“Family history is about stories; it is more than dates and facts,” says Steve Rockwood, president and CEO of FamilySearch, looking back on FamilySearch’s efforts in 2016. “People of every age, locale, and heritage share a universal need to know where they come from. These connections are not just about the names, dates, and places—although that certainly helps to know where someone fits in our family trees—but the fun, inspiring, real stories of those ancestors who came before us. FamilySearch is resolute in creating the tools and services people need worldwide to discover those joyful connections and share them."
FamilySearch has incorporated innovative technology and initiatives that engage a broadening swath of consumers to experience emotional, endearing experiences with their family and family history.
FamilySearch’s free mobile apps—Family Tree and Memories—now enable users to freely attach and save photos and stories (audio and text) to individuals in the FamilySearch Family Tree, add other information, and receive notifications when others add content to the records of shared ancestors. Users can easily add photos, stories, and scanned documents and sort their uploaded memories collections.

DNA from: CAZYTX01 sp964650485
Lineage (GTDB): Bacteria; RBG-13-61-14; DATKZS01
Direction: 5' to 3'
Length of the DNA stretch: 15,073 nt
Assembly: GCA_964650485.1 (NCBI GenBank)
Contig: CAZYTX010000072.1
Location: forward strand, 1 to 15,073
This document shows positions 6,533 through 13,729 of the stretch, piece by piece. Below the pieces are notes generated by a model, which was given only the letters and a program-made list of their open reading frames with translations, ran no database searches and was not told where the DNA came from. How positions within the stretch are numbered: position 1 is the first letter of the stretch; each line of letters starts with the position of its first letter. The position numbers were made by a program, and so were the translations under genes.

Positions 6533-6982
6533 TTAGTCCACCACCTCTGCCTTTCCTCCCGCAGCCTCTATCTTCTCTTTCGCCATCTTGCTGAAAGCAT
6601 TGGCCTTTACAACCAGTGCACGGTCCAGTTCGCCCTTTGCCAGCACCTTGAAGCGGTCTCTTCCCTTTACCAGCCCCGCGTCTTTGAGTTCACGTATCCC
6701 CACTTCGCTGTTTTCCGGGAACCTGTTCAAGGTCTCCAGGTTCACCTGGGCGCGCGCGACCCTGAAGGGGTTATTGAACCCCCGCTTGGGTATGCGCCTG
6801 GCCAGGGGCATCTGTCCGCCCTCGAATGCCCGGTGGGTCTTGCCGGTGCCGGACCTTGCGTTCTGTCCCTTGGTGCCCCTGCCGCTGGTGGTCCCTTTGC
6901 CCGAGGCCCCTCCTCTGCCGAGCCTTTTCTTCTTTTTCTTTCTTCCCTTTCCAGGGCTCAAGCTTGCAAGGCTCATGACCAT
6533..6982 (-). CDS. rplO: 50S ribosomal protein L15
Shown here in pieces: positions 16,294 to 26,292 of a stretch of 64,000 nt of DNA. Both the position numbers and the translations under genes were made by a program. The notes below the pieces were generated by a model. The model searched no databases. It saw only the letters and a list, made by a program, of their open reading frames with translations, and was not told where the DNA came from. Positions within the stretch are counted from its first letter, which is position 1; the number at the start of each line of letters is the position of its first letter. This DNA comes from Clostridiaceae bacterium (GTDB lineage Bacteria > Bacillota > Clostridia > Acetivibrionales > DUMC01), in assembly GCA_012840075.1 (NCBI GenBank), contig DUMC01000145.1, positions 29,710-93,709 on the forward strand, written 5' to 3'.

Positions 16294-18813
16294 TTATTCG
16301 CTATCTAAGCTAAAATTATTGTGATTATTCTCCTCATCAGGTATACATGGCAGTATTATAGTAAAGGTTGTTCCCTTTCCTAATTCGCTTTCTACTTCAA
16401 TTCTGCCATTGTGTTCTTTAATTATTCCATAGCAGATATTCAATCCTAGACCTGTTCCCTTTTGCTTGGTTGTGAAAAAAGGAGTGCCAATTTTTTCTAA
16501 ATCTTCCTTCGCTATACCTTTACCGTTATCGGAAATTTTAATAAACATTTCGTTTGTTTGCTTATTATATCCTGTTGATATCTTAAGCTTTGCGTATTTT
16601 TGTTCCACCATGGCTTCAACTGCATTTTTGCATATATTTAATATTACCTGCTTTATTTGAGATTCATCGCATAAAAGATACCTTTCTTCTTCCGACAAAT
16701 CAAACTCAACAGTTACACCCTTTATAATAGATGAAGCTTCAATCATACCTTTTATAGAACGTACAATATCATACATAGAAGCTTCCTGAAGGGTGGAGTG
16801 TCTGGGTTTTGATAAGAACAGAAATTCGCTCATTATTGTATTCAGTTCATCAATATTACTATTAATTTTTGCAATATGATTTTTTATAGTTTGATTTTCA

Users can now record stories of relatives with a new mobile audio recording feature and save the audio files directly to the memories gallery on FamilySearch.org from a mobile device. The memories feature now includes contributor information so participants can message each other. The Details section is another innovative tool of the mobile FamilyTree app. With it you can see information, images, documents, and sources by simply swiping the screen, and the application creates a map of locations where events took place in the life of a person as recorded on FamilySearch Family Tree.
Explore these and other new developments at FamilySearch.org.
About FamilySearch
FamilySearch International is the largest genealogy organization in the world. FamilySearch is a nonprofit, volunteer-driven organization sponsored by The Church of Jesus Christ of Latter-day Saints. Millions of people use FamilySearch records, resources, and services to learn more about their family history. To help in this great pursuit, FamilySearch and its predecessors have been actively gathering, preserving, and sharing genealogical records worldwide for over 100 years. Patrons may access FamilySearch services and resources free online at FamilySearch.org or through over 4,957 family history centers in 129 countries, including the main Family History Library in Salt Lake City, Utah.

Tuesday, December 27, 2016

2017 SCGS Jamboree Extension Series Webinars Announced